Symbolic underwriting profit
Despite posting its first insurance underwriting profit in the first half of last year, that profit was tiny and more symbolic than substantial. There’s also no certainty that insurance underwriting will be consistently profitable for ZhongAn. That’s partly because the company relies heavily on third-party partners to sell its products, meaning it has to pay out a larger share of revenue from insurance sales in fees to those partners, including Alibaba and Tencent.
That means investment income will remain the main driver of ZhongAn’s net profit. In the first half of 2021, investment income grew a solid 25% from a year earlier. The total investment yield held steady at 3.8% on a non-annualized basis, although returns on a net basis declined to 1.3% from 2%.
As creative as ZhongAn is with product development, it’s rather conservative when it comes to its own investments. As of the end of June, about 36% of its investment assets were in fixed-income instruments, which entail relatively low risks. Only about 20% was in equities, including unlisted ones, which often offer better yields but carry higher risks.
The “other investments” category of ZhongAn’s portfolio accounted for about a quarter of the total, the bulk of that in wealth management products. Some such investment schemes in China are notorious for being opaque and risky. But based on the modest overall yield for all of its investments, ZhongAn, as a more sophisticated institutional investor, is likely staying away from such speculative products that promise high returns.
ZhongAn has been adjusting the allocation of its investment assets over the years. The current composition of its portfolio may be aimed at providing greater stability than in the past, helping to curb income swings that were sometimes large in previous years.
All this shows ZhongAn is doing just fine in asset management without much help from Ping An. The company may also need to prepare for more separation from its other two parents – Alibaba and Tencent – as Chinese regulators pressure the internet giants to divest assets to curb their dominance in a range of sectors. Last month, Tencent divested most of its stake in JD.com Inc. (JD.US), the second largest online retailer in China. And Alibaba is reportedly in talks to sell its stake in Weibo (WB.US; 9898.HK), the Chinese equivalent of Twitter.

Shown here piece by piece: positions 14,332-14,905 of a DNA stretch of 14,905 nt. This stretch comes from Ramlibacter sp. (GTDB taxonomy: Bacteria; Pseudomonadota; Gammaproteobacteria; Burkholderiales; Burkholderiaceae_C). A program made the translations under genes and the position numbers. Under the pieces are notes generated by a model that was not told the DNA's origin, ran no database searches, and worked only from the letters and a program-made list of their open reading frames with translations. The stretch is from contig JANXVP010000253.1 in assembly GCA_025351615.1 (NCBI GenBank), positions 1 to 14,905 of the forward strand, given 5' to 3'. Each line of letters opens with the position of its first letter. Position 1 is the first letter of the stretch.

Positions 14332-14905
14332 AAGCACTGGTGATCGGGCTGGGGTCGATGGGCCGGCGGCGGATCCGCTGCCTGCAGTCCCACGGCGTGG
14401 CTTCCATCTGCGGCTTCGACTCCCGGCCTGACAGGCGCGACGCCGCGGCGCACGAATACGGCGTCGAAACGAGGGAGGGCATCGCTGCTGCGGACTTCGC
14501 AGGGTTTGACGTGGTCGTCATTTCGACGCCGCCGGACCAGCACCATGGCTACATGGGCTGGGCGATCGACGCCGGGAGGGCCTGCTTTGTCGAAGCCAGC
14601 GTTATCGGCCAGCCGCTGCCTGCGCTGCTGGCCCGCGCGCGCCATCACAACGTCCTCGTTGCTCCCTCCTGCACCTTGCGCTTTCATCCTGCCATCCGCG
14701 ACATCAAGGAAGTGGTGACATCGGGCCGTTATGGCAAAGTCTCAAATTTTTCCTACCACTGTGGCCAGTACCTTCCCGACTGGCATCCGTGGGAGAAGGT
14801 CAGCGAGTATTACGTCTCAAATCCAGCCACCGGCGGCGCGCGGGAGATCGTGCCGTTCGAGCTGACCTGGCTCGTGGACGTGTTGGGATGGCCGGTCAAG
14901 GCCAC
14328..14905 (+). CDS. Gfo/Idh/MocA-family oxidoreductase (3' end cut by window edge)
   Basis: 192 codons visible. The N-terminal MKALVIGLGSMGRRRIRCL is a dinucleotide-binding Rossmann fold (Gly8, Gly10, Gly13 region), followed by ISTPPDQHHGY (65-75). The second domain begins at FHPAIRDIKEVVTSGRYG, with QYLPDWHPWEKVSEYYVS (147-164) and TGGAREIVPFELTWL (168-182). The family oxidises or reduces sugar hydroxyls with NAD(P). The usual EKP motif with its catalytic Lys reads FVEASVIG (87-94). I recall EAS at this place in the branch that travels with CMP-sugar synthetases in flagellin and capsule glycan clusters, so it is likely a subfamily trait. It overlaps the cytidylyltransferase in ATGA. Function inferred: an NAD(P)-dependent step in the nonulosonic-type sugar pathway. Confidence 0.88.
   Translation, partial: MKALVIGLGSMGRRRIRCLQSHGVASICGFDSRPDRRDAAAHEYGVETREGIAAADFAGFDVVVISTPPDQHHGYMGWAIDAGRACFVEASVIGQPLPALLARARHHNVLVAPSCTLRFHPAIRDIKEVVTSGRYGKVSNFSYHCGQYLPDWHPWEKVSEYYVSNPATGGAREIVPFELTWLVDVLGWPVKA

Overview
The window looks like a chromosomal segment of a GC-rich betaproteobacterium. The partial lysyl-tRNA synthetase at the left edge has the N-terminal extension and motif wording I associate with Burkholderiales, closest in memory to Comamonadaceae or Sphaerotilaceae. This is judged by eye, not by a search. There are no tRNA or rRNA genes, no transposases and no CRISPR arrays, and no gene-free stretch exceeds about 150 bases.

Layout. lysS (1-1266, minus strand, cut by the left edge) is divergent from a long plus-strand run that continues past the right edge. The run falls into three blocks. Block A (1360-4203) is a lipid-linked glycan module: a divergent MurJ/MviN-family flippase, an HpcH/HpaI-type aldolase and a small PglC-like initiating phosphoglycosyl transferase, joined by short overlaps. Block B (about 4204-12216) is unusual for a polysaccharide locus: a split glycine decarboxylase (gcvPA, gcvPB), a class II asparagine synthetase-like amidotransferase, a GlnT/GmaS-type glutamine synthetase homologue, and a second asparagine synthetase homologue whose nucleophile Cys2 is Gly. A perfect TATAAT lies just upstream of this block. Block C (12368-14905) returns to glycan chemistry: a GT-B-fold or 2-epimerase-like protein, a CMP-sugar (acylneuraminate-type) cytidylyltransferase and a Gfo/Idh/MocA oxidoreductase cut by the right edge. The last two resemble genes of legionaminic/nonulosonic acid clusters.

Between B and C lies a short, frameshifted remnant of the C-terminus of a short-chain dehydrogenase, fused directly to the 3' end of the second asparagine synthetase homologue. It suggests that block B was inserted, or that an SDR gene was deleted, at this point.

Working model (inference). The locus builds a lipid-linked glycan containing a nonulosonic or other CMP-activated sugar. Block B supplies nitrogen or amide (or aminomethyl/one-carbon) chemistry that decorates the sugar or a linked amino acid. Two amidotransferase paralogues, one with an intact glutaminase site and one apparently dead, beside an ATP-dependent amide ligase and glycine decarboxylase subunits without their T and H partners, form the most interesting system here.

For now, ZhongAn isn’t in the same category of household names like JD and Weibo. But if it keeps growing, it may eventually become too big for Alibaba and Tencent to own without raising regulators’ eyebrows.
ZhongAn is currently quite reliant on Alibaba and Tencent platforms for its business. In the first half of last year, it paid almost 750 million yuan to the pair in fees for product distribution and technical services, about 18% of the total operating expenses for its insurance business.
Chinese internet stocks have fallen out of favor with investors these days as the nation’s regulators broaden their crackdown on technology companies. ZhongAn shares haven’t been exempt, losing more than half of their value since their market debut in 2017.
Even so, the stock currently trades at a price-to-earnings (P/E) ratio of 39, much higher than multiples for traditional insurers. Ping An trades at a far more modest P/E ratio of 7. ZhongAn’s ratio is also well above those of other fintech companies in China, such as a paltry 1.8 for LexinFintech Holdings Ltd. (LX.US) and 5 for Lufax Holding Ltd. (LU.US), which have been directly hit by Chinese regulators’ efforts to rein in online lenders.
That suggests that investors are more optimistic about ZhongAn’s prospects than other fintechs. And ZhongAn is proving it can be more than a gimmicky offspring that has made headlines because of its big-name parents.